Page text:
Economists Warn Lahaina Residents Could Face Displacement in Wake of Rebuilding Without Zoning Reforms

by Andrew Wright
Zoning Reforms in Lahaina

Economists have cautioned that unless local authorities amend existing zoning regulations, inhabitants of Lahaina, Hawaii, who have survived the devastating wildfire may find it financially prohibitive to return to their rebuilt community.

Carl Bonham, the Executive Director of the University of Hawaii Economic Research Organization, expressed his concerns during a virtual press briefing prior to the release of the organization’s latest quarterly economic forecast on Friday. He stated, “The threat is not hypothetical.”

Skyrocketing property values have already compelled numerous Native Hawaiians and other long-term residents to relocate to the mainland United States. The wildfire, which resulted in a minimum of 97 fatalities and demolished 2,200 structures—of which 86% were homes— in Lahaina’s West Maui region, has exacerbated this displacement crisis. Nearly 8,000 survivors are currently housed in 40 different hotel and alternative lodging facilities throughout Maui.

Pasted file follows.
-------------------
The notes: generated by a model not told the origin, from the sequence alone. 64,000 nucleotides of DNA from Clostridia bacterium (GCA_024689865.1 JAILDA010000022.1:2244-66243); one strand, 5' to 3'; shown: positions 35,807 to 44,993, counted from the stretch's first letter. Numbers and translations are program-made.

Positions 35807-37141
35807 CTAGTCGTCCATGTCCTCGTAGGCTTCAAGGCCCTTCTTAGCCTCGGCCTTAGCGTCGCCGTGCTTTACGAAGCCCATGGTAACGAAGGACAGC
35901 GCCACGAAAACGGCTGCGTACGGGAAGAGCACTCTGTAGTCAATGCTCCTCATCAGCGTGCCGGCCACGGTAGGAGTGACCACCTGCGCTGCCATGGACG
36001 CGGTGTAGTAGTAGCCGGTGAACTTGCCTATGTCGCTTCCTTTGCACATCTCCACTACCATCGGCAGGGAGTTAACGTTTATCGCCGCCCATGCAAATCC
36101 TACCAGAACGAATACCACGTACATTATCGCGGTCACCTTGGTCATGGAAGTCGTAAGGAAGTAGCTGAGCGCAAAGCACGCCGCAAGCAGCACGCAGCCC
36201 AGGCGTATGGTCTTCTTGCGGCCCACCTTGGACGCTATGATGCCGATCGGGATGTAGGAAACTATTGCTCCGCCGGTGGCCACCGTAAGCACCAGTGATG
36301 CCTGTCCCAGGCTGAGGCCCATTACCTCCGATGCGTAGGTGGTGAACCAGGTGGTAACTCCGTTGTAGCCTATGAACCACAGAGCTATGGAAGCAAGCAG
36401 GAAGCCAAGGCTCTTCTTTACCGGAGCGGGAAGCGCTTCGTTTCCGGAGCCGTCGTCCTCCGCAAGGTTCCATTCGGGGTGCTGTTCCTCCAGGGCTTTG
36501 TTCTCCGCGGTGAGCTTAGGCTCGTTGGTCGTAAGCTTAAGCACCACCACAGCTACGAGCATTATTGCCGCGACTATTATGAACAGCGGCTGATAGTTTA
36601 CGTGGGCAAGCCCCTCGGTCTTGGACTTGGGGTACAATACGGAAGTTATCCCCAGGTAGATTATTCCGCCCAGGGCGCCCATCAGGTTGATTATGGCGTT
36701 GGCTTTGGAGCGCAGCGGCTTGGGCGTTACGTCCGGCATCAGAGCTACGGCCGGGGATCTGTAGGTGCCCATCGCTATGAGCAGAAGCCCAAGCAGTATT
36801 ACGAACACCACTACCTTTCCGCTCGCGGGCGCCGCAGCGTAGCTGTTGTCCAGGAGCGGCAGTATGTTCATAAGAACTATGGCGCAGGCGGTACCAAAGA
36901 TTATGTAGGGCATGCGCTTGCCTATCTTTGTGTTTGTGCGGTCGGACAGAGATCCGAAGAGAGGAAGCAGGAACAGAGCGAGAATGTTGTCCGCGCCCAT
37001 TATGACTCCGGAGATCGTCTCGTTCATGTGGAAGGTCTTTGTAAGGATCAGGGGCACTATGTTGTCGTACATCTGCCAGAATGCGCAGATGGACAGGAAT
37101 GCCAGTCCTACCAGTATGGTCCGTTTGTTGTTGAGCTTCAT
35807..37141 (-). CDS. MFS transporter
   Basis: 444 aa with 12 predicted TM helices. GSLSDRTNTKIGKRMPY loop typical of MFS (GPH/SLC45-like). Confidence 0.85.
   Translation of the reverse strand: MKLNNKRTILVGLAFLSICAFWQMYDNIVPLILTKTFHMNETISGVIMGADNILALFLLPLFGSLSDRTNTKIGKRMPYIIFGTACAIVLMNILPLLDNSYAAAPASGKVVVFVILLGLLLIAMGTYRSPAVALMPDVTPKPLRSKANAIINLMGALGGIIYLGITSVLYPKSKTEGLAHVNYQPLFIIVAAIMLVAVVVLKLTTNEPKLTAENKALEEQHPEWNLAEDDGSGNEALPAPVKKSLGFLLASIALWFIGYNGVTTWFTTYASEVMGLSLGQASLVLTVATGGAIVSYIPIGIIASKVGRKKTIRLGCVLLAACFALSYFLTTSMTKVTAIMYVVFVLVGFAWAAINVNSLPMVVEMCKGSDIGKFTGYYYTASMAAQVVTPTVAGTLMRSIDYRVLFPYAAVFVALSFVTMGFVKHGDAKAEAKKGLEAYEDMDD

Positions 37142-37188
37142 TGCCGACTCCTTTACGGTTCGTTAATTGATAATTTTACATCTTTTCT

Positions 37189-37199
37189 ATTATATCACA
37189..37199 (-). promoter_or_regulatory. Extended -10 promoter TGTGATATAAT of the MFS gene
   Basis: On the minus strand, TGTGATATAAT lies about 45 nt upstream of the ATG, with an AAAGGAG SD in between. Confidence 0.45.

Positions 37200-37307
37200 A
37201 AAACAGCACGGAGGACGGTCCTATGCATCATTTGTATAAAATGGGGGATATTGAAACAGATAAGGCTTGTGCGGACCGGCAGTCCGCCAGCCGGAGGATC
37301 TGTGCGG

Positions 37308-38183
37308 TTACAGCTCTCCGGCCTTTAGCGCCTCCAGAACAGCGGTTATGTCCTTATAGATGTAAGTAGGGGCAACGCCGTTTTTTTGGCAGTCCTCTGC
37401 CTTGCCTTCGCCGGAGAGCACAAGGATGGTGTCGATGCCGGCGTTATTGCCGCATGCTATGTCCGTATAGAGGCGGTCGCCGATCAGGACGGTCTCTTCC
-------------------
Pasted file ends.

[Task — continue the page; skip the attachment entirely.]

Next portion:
The economic report noted, “The anticipated market prices for newly constructed housing will likely surpass the elevated costs that Lahaina faced prior to the blaze. For those who rent, the loss of older, more affordable housing stock severely curtails options for affordable rent.”

Additional escalation in housing costs will further strain individuals, including retirees and service sector employees, who were already impacted by the loss of their residences and employment when the wildfire destroyed their workplaces on August 8, or when the West Maui area temporarily suspended tourism operations following the disaster.

Tourism is set to resume in West Maui, an area replete with resort hotels along its lush coastline, on October 8. Governor Josh Green assured that survivors will not be evicted from their temporary accommodations to make way for tourists, particularly given that October is generally a slow month for tourism.

However, uncertainty looms regarding when displaced individuals can return to Lahaina, and at what cost. Bonham expressed skepticism that reconstruction efforts will commence before the year 2025.